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Close but no cigar? It might be just the opposite for the Giants
this season. San Francisco probably won't come close to winning
the NL West, but G.M. Bob Quinn will have plenty of cigars,
including some of the finest Cubans.

The Giants are counting on Cuban righthander Osvaldo Fernandez
to rescue a rotation that last year had an ERA of 4.61 and only
one pitcher (Mark Leiter) who won more than seven games. Believe
it or not, the starters were the strength of the pitching
staff--the pathetic bullpen had an ERA of 5.35. Team management
took heat from several major league executives for guaranteeing
the unproven Fernandez $3.2 million over three years. There's no
consensus on the Cuban's stuff: Some scouts say he is a
junkballer who throws in the mid-80's and should be the 10th man
on a staff, but Marlins scout Gary Hughes says Fernandez is "a
great kid, great worker, and we clocked his pitches in the low

San Francisco welcomed Fernandez to the U.S. by serving Cuban
food at the press conference held to announce his signing, which
leftfielder Barry Bonds attended. "Barry kidded me that day,
saying, 'Sometimes we question what's going on in the front
office,'" Quinn said. "But he said, 'You've done your part. Now
it's up to us.' That was music to my ears."

The night of the signing, the front-office staff took Fernandez
to dinner, during which Cuban cigars were passed out. Quinn, who
loves a good stogie, took the one offered to him--and those of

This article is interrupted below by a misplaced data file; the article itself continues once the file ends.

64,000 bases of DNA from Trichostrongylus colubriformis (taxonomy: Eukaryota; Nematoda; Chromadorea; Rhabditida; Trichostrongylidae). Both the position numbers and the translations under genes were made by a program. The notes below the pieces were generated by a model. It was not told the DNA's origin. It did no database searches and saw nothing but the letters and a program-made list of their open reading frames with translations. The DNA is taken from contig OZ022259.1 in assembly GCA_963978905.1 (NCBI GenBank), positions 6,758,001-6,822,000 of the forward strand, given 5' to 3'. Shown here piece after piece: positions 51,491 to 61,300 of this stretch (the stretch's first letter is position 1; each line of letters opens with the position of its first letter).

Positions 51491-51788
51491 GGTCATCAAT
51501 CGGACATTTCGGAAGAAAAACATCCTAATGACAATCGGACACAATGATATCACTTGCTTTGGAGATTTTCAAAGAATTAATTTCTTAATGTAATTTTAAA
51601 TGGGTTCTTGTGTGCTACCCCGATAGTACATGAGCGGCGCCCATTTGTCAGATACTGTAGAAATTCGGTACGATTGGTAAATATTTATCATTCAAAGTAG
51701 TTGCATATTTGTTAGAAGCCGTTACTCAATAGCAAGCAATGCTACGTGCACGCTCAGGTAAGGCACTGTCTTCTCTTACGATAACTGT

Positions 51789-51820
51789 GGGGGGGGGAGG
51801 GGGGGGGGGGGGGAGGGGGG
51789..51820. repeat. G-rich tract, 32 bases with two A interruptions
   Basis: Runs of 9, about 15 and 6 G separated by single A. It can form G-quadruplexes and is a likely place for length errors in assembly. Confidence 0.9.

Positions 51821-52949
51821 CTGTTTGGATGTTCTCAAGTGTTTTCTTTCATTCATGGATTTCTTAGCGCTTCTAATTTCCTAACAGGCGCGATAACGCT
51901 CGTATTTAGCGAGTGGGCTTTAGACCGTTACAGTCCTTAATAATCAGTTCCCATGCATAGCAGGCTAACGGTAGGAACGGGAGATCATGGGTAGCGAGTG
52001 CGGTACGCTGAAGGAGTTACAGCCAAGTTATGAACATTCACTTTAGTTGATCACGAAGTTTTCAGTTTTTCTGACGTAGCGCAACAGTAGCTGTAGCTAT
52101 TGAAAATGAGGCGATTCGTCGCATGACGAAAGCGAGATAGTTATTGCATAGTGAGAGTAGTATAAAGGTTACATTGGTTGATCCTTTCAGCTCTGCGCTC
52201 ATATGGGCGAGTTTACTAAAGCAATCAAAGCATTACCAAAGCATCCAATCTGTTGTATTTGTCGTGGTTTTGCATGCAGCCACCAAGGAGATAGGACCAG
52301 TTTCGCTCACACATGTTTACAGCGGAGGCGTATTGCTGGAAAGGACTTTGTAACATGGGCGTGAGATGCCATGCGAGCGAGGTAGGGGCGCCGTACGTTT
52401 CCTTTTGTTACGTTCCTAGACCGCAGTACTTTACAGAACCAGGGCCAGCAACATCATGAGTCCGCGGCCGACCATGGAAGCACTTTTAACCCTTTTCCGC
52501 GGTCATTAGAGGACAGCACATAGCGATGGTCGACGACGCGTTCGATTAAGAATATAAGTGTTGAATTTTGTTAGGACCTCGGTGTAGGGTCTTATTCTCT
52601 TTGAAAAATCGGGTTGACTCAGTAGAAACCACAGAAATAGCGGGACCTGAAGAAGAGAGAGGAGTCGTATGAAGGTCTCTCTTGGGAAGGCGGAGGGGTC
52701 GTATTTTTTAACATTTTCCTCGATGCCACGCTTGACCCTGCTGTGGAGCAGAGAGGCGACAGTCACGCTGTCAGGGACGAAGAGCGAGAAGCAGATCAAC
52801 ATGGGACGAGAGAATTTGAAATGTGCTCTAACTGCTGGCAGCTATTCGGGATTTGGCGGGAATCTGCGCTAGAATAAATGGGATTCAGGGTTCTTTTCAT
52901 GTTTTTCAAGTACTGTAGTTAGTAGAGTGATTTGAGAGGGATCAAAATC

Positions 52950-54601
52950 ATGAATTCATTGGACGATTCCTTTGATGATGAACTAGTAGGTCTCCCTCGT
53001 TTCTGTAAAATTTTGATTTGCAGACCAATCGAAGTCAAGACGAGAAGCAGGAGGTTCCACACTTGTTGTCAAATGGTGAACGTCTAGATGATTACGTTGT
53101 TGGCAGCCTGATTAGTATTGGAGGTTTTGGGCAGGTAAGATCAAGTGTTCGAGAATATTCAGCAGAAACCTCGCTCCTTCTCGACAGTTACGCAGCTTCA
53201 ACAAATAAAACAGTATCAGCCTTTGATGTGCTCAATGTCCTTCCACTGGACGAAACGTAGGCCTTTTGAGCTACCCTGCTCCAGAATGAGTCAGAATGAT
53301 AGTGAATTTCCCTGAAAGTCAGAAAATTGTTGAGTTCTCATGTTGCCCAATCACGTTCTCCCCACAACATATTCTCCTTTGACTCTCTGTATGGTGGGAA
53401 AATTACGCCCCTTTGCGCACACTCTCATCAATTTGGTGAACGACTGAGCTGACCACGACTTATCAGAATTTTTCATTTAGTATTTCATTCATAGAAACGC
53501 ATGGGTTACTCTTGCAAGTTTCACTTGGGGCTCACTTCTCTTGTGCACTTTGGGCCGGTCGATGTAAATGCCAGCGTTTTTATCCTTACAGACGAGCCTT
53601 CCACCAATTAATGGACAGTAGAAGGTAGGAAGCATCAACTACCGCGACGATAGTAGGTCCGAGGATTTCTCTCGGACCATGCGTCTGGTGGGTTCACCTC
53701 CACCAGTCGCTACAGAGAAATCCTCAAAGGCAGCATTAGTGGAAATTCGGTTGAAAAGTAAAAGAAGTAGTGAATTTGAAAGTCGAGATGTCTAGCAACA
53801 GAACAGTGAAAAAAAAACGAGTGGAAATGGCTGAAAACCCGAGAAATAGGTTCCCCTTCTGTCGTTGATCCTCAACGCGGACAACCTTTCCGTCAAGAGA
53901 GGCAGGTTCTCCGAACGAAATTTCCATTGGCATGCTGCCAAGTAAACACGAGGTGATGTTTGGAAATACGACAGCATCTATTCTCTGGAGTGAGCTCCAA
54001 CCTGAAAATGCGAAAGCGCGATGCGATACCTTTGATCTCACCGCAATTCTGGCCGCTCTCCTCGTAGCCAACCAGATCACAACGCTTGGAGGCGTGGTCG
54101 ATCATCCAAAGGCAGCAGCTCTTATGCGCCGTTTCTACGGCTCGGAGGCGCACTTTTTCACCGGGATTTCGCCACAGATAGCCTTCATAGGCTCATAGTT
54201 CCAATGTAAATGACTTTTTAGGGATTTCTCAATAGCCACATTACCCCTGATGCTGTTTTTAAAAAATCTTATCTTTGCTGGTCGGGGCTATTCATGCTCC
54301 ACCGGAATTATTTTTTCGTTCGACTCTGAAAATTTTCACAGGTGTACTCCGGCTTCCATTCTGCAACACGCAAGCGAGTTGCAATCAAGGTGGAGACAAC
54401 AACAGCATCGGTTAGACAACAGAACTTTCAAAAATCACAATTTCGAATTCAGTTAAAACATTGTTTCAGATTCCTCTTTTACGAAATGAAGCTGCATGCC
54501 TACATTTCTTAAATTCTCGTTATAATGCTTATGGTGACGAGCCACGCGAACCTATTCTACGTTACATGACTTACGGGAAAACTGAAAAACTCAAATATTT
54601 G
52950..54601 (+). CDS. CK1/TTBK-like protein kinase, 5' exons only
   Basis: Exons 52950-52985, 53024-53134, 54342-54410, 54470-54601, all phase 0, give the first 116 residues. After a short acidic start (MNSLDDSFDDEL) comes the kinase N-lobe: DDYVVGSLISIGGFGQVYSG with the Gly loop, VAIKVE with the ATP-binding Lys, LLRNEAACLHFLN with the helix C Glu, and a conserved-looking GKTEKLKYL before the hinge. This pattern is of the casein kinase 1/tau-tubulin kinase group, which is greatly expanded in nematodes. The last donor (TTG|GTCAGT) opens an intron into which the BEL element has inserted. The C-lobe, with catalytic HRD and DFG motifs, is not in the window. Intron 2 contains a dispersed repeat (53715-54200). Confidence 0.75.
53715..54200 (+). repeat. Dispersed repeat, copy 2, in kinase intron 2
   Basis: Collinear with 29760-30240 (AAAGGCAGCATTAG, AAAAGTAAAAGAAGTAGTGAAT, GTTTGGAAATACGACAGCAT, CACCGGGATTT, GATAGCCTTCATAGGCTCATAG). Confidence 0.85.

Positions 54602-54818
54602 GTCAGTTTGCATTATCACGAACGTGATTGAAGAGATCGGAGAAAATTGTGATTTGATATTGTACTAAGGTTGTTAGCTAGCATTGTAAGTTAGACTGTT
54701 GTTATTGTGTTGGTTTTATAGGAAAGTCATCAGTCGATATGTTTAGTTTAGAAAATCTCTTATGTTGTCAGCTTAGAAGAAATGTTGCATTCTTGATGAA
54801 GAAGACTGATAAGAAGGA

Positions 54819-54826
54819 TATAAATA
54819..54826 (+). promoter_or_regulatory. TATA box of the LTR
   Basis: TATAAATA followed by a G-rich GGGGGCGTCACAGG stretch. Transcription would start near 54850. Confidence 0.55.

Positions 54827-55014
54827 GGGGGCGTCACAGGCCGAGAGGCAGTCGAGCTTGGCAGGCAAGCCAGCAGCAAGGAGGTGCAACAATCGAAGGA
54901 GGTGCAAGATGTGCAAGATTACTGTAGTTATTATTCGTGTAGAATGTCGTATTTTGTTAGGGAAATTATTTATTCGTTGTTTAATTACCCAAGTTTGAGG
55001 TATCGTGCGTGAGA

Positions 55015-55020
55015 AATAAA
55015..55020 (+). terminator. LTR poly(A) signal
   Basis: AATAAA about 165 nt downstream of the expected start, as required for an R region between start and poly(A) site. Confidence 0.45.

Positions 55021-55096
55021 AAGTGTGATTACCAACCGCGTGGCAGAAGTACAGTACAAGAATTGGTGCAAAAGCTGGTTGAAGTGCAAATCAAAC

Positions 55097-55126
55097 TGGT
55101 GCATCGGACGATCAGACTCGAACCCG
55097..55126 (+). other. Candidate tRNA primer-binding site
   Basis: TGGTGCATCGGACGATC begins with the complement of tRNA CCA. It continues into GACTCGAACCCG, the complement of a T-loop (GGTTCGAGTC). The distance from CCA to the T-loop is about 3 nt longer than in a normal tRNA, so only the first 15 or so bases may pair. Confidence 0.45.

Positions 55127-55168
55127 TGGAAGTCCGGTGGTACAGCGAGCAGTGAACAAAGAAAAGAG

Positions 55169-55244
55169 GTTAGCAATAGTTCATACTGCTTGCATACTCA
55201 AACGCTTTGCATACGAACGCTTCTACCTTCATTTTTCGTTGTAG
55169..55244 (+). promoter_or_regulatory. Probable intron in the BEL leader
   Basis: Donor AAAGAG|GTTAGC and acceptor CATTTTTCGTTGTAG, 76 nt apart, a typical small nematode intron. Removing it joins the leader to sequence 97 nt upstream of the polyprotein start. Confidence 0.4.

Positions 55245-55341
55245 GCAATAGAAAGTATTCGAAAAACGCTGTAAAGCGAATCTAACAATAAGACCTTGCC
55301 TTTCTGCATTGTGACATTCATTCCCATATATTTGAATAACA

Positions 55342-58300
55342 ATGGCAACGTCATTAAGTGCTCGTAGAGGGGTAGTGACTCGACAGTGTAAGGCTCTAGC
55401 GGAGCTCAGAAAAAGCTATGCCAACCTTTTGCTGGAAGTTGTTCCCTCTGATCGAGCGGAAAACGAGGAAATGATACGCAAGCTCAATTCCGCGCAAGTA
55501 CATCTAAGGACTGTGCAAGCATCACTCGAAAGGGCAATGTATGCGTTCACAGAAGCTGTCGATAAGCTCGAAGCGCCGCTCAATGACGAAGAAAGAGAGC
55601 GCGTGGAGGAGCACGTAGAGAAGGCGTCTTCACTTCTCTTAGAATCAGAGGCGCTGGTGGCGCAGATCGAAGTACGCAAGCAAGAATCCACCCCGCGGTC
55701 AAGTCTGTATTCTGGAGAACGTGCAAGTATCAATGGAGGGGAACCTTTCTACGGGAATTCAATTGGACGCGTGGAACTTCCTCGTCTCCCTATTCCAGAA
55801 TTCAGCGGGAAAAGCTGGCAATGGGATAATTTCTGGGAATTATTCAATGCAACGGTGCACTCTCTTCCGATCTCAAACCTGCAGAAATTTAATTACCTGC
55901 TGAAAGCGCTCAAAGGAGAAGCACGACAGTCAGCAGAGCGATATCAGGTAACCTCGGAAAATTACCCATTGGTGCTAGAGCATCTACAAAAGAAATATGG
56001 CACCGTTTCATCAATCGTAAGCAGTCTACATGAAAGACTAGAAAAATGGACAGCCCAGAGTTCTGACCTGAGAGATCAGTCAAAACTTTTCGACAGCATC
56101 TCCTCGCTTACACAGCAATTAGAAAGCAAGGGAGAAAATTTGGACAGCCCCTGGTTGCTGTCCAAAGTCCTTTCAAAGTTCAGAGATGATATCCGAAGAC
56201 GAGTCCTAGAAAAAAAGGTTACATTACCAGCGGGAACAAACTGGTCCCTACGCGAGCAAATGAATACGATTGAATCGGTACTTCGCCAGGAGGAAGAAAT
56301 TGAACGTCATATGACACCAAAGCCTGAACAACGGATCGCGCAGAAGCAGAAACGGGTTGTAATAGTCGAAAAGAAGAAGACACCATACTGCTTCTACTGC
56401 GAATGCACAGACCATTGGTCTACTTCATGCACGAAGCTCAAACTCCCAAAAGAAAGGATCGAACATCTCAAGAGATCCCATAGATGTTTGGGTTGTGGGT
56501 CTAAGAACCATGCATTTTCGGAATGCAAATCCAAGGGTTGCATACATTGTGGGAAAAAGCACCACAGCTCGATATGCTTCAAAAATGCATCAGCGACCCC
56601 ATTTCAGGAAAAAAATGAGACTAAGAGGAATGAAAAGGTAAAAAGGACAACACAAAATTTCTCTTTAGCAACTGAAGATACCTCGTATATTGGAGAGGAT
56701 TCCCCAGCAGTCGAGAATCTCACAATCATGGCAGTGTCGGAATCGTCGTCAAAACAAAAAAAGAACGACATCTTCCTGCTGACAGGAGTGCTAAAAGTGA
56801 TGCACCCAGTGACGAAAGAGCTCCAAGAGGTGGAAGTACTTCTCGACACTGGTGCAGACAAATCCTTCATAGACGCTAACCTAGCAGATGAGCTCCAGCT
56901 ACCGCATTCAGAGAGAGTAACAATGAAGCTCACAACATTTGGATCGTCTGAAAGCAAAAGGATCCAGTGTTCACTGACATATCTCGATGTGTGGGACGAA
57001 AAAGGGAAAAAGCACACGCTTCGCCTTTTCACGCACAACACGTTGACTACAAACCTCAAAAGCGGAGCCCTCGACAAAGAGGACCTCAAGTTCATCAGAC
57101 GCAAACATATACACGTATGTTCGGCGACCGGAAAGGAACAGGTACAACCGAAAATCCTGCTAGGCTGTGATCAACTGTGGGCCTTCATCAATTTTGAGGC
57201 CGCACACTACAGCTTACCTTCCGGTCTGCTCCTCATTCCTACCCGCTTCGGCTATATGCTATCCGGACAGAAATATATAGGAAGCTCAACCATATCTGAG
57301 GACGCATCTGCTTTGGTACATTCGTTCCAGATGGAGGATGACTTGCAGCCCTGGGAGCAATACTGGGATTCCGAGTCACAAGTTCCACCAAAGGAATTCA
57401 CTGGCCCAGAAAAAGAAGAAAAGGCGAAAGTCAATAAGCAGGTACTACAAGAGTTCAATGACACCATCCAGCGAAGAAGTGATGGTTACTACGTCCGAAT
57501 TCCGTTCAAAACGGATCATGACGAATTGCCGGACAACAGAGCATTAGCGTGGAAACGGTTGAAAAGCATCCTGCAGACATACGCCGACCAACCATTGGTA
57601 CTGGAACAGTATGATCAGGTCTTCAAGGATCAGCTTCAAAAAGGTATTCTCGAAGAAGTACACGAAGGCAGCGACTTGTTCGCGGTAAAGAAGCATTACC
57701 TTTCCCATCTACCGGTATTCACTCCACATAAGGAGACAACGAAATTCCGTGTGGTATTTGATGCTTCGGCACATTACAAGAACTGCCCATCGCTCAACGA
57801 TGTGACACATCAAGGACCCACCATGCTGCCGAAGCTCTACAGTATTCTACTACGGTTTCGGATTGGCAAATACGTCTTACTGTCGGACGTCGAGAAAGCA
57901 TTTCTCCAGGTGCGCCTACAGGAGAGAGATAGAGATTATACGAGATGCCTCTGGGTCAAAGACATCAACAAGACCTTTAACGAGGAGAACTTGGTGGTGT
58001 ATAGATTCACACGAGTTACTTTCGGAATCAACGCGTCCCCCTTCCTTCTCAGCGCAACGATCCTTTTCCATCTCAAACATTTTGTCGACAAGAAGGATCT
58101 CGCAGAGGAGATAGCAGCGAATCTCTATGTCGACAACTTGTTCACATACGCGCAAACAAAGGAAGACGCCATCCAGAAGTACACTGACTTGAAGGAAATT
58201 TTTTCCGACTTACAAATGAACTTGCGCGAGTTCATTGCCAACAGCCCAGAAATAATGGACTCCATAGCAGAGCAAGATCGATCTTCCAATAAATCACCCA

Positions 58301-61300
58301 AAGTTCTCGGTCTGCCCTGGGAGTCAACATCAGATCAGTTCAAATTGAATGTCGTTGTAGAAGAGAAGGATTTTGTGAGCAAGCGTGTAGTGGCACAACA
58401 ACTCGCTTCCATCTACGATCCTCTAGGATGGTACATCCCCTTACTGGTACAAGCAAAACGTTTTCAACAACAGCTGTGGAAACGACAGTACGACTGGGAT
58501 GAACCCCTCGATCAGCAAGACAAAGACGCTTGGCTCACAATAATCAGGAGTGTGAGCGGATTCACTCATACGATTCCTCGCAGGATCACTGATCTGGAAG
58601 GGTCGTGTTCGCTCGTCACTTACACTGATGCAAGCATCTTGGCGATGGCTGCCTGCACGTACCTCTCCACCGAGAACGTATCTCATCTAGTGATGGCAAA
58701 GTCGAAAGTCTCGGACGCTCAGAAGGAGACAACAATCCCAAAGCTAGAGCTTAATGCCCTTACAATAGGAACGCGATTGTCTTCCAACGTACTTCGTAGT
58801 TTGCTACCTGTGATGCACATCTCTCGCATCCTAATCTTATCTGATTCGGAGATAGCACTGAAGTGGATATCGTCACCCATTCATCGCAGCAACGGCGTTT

the nonsmokers at the table.

The Giants didn't sign Fernandez simply because they think he
can pitch. They need someone to generate interest in the team
and to bolster attendance, which has dropped 40% over the last
two years, a major league high. This would in turn would help
persuade the city to build the team a new ballpark. But no
matter how good Fernandez is, he needs help. So the front office
shelled out more than $7 million to keep Leiter, first baseman
Mark Carreon, closer Rod Beck and rightfielder Glenallen Hill
when it was thought that at least one would have to go for
budgetary reasons. The Giants didn't offer a contract to Deion
Sanders but instead signed free agents Stan Javier and Shawon

"Ownership stepped up," said Quinn. "They said, 'Go out and win
the West.'"

Still, the Giants will likely be done in by their horrendous
pitching. The team acquired three hurlers from St.
Louis--starter Allen Watson and relievers Rich DeLucia and Doug
Creek--in exchange for shortstop Royce Clayton, but those
pitchers provide quantity, not quality. Last season the bullpen
not only had the highest ERA in the league, but it also allowed
an NL-high 64 home runs. That was a big reason the Giants gave
up 116 runs in the eighth inning, the most runs allowed in one
inning last year by any team in the majors. Even Beck (126 saves
over the last four seasons) struggled, leading the league with
10 blown saves.

Previous San Francisco squads have been able to overcome their
pitching woes with solid hitting, but last year's club led the
NL in only one offensive category: strikeouts. The offense will
certainly improve if third baseman Matt Williams, who broke a
bone in his right foot and played in only 76 games last year,
remains healthy. The Giants were 20-16 and Williams was hitting
.381 when he fouled a ball off his foot in early June. Without
him the team went 28-40. Even then, L.A. pitcher Tom Candiotti
noted, "they were still only four games out in September. We've
learned that you can never count the Giants out."

Javier, who came over from Oakland, gives San Francisco